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This Lebanese Fattoush Salad is the quintessential salad that you’ll find at all Lebanese restaurants and throughout the Middle East. It’s a fresh and bright salad made with seasonal vegetables and topped with the iconic fried pita bread – perfect for serving with chicken tawook or beef kafta.
What is Fattoush?
Fattoush is basically a Mediterranean fried bread salad that typically includes lettuce, tomatoes, cucumbers, radishes and fried pieces of pita bread. You’ll also typically see green peppers, green onions and parsley.
In Arabic, the word “fattoush” is derived from “fatteh” which literally means “crumbs.” As you can imagine, this Fattoush Salad is basically a hodgepodge of pita bread that’s been seasoned then fried (or baked) in addition to other vegetables that are in season. For that reason, there are no rules when it comes to the vegetables you use in Fattoush! It’s a great base recipe that you can build upon and dress up how you’d like.
Recipe video tutorial
- Lettuce: You can use romaine or iceberg lettuce, and you can even throw in some spinach.
- Parsley: Chop it up finely to add a fresh brightness to the salad.
- Tomatoes: Very common in fattoush salads and usually it’s the large varieties like roma or vine tomatoes, but you can also use cherry or grape tomatoes.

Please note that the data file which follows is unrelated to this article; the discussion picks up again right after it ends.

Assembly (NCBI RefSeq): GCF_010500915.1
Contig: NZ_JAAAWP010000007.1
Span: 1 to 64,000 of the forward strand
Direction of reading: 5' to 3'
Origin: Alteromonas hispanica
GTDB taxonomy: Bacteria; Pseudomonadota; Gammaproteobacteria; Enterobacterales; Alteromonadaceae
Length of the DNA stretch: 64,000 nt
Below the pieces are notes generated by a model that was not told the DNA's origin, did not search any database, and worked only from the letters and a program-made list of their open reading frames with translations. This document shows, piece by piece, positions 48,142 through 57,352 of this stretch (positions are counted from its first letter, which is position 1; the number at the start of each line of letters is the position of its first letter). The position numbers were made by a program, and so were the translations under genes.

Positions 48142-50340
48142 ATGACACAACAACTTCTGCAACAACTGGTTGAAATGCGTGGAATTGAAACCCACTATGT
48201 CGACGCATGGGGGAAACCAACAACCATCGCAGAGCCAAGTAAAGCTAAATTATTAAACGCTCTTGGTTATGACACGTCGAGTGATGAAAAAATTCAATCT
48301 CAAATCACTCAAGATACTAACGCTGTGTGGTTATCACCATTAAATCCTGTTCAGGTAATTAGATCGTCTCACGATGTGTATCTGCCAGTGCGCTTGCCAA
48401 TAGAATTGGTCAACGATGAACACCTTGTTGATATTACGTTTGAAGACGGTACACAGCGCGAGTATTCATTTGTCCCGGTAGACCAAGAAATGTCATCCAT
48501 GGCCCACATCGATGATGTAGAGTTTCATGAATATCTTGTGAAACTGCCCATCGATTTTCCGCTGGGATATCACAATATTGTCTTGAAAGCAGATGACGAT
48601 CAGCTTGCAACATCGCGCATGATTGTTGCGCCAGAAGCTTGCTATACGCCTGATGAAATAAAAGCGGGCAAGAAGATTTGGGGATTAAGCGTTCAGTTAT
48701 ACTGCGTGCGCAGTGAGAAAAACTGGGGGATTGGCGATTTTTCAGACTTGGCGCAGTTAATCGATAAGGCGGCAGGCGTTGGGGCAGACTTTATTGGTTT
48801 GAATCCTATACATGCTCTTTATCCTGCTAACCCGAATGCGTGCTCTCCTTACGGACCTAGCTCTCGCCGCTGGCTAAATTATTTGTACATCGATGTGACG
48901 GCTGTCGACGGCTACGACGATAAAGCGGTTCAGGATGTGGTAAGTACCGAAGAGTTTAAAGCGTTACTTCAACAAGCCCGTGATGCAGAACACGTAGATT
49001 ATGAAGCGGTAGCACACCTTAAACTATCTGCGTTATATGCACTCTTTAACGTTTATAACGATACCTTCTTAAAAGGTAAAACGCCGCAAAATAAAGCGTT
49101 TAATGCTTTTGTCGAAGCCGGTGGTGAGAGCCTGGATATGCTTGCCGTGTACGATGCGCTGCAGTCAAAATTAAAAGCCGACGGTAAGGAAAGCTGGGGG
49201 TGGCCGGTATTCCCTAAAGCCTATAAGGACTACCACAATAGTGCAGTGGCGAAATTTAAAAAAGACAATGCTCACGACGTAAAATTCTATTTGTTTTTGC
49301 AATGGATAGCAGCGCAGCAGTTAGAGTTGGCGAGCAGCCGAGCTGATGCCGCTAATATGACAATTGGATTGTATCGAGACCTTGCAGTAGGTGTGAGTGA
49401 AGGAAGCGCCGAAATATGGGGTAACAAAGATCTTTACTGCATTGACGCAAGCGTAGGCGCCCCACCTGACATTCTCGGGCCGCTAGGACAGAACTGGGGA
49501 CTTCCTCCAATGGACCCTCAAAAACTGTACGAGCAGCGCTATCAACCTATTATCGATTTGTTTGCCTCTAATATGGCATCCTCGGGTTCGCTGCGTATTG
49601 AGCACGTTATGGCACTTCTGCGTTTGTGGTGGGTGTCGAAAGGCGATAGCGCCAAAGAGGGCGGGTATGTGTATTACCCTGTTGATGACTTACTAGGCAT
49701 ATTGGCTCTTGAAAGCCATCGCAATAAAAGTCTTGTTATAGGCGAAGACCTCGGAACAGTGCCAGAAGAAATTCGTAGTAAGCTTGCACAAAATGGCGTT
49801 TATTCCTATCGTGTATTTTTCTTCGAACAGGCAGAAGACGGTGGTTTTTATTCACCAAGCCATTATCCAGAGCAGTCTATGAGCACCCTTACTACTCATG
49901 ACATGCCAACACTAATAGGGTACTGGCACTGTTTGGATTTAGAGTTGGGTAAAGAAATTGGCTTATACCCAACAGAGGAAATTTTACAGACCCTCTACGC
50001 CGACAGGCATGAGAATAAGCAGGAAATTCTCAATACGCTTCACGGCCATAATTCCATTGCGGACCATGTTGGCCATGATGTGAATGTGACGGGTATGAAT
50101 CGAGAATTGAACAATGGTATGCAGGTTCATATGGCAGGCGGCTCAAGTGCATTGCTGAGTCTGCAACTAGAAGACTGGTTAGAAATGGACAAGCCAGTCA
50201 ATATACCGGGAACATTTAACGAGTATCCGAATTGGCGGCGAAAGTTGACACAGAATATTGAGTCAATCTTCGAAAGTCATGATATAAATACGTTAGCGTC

- Green peppers: Other types of sweet or spicy peppers work too.
- Cucumbers: It’s a key ingredient in many Middle Eastern salads, especially this one. Any cucumbers work, but Persian cucumbers are most popular.
- Green onions: While you can use white, yellow or red onions, green onions have a sweeter and more mellow flavor so they don’t overpower the dressing.
- Radishes: Try throwing radishes in fattoush to add a mild spicy and zesty flavor that’s crisp and fresh.
How to make fattoush salad
Chop the ingredients
- It’s a good idea to small dice all the ingredients so that every bite of fattoush is complete with all the textures and flavors of the salads.
Make the dressing
- Made with extra virgin olive oil, fresh lemon juice, garlic, mint, sumac and pomegranate molasses, this zesty dressing is what separates authentic fattoush from all other fattoush. It helps the salad come together with a distinguished taste.
Fry the bread
- Cut the pita into the desired shapes (triangles, squares or strips). Toss with olive oil, salt and pepper and fry on medium heat.
- Make sure to stir frequently until the pita bread is lightly golden brown.
- Start building the fattoush salad by adding all the chopped ingredients to a large bowl.
- Pour the dressing on top.
- Toss everything to combine well. But keep the pita bread on the side so that it can be added when served to stay crisp.
Tips for making the recipe
- Use the freshest ingredients possible for the best salad. It can be hard to do that during the winter months, but selecting high quality fresh vegetables will create the best results!
- Keep the fried pita on the side when serving. You can toss it on top right at the table or allow everyone enjoying the salad to add as much as they want.
- Make the dressing in a blender or small food processor. That will really help to emulsify the dressing so that it doesn’t separate. If you’re mixing by hand, it helps to press or grate the garlic to keep it fine.
Frequently asked questions